What is –er land? Quite simply, it’s the urge to be bett-er, pretti-er, smart-er, funni-er, strong-er or even tall-er than everyone else. We’re all guilty of this when we strive to climb to the top of the corporate ladder (did you notice that ladder also ends in –er?) Struggling to open the door to –er land will usually end in dissatisfaction, depression, and unhappiness.
What is the opposite of –er land? STEM land! In STEM land, children don’t form comparisons with other children. They learn because they want to expand their knowledge of FUNdamental concepts. There is no competition in STEM land because everyone learns at his or her own pace. There is much satisfaction and self-esteem in STEM land because children discover truths about the way the universe works through experimentation and discovery.
How can you encourage children to enter STEM land? Follow these easy steps:
1. Allow children to have time to explore. Over-scheduling a child’s day generally leads to a meltdown by 7pm! Soccer practice, piano lessons, baseball games, and a scheduled time for doing homework don’t leave much time for creative exploration of their natural world. (SCIENCE)
2. Encourage reading and journaling. Take your kids to the library so they can read how their computers work. Give them a journal with age-appropriate treasure hunt open-ended questions when they go. Examples: How does a keyboard link to the screen? How does the Internet arrive in your router? (TECHNOLOGY)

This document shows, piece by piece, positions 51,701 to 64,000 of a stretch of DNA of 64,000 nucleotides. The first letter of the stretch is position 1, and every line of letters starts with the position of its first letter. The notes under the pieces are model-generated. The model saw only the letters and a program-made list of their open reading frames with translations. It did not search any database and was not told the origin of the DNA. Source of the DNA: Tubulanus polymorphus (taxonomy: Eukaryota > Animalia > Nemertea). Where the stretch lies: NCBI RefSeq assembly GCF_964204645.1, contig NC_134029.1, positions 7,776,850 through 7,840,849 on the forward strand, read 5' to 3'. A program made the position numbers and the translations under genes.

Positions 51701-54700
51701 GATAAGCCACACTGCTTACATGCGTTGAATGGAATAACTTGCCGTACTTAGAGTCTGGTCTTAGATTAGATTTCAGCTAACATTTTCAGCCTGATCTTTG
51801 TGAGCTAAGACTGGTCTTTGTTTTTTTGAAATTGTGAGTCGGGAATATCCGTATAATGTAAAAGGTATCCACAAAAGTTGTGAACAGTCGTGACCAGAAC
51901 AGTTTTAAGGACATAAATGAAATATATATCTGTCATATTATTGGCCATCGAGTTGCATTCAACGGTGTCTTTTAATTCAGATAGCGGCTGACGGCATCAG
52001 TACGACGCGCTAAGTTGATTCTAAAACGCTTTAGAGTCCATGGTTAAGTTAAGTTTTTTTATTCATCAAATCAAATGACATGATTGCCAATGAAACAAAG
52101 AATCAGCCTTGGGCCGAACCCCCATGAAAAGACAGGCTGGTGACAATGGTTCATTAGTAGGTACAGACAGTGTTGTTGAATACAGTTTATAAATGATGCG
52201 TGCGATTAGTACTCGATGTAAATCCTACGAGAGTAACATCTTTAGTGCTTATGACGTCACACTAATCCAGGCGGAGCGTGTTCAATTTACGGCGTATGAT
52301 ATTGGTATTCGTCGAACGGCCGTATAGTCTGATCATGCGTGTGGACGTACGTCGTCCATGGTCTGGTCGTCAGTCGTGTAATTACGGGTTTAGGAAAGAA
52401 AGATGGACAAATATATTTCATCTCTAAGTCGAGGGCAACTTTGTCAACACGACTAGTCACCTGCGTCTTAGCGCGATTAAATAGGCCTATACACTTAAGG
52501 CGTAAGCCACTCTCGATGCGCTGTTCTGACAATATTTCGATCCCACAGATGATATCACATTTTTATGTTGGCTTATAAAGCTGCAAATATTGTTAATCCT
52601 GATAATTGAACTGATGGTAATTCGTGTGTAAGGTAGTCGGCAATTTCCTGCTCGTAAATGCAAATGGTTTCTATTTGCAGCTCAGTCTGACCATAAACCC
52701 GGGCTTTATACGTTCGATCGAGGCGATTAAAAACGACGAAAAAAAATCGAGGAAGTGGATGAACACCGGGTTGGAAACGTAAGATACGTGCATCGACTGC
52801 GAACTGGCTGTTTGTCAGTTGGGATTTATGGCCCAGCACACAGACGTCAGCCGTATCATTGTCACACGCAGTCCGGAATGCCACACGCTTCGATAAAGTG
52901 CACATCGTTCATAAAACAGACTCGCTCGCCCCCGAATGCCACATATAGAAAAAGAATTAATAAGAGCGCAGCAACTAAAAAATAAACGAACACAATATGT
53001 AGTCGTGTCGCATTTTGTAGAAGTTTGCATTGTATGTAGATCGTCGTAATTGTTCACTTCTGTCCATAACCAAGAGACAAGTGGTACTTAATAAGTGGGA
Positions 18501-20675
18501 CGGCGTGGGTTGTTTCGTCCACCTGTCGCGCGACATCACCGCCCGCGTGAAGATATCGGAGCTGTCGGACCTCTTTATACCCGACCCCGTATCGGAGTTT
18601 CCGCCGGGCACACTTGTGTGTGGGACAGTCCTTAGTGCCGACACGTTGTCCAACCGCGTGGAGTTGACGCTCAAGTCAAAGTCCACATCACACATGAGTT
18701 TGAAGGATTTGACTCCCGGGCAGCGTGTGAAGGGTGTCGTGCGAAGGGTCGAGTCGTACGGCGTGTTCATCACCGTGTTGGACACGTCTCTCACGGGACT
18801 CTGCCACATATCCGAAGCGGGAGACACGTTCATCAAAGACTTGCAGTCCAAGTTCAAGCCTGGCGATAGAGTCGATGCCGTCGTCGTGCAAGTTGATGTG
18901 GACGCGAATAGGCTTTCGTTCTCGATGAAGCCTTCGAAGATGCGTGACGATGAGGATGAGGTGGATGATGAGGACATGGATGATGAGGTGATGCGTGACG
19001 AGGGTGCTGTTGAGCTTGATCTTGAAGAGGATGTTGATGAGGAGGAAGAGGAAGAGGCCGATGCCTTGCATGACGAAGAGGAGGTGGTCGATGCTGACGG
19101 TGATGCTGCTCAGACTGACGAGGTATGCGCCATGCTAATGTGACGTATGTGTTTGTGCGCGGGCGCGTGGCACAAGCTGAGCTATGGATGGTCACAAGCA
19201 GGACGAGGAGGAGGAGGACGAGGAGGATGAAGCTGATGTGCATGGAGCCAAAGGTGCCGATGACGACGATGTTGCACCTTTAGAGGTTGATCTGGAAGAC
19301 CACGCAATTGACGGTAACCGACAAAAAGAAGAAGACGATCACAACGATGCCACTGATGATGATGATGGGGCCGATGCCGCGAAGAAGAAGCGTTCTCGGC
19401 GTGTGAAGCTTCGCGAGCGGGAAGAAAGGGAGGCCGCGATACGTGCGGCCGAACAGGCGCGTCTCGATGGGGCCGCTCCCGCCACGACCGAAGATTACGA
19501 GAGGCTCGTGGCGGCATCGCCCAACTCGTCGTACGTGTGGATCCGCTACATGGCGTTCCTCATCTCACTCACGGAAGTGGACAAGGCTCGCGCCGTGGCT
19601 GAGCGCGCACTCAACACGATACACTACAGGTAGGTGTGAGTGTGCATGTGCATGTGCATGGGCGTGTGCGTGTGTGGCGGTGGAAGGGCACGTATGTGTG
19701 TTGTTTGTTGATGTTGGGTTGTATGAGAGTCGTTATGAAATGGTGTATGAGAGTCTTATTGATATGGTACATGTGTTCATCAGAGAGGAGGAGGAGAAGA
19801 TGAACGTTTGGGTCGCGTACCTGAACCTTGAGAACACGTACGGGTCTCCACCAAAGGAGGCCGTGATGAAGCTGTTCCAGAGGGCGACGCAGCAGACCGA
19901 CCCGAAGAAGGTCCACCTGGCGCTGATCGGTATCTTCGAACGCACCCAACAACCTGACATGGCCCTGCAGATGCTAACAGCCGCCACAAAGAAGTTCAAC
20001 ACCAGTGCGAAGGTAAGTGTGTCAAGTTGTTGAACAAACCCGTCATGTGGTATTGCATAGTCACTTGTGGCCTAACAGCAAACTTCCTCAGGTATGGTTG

3. Unplug! Turn off the TV, hide the cell phones, and don’t charge the tablets. When children find they don’t have electronics as a backup plan for filling their time, they will naturally turn toward exploration. Replace the electronics with building blocks of all kinds and watch your child design and engineer new structures. Take a picture of those buildings or vehicles and keep an album of their accomplishments. (ENGINEERING)
4. Make a math wall. What’s that? It’s any wall with a bulletin board (or it could be the side of your refrigerator) where you post daily math questions that relate to their lives. The key to success with the math wall is relating it to their interests. For example, if one child enjoys baseball, post a question about computing the ERA of a favorite player. If another child likes to help you cook, ask a question about how many tablespoons of water will fit into a one-cup measure. Remember, there will be no deadlines or competition with the math wall. When a child answers a question, put up the next one, whether it is one hour, or one week later! Or simply post a weekly question. (MATHEMATICS)
Entry into STEM land and out of –er land can be fun and interesting with a little creativity and the ability to let your children explore their world in their own way.
Get a FREE copy of FUNtastic Family STEM Activities at www.EnteleTrons.com. Explore the website further and see if you can find the free e-book!
Author: Renee Heiss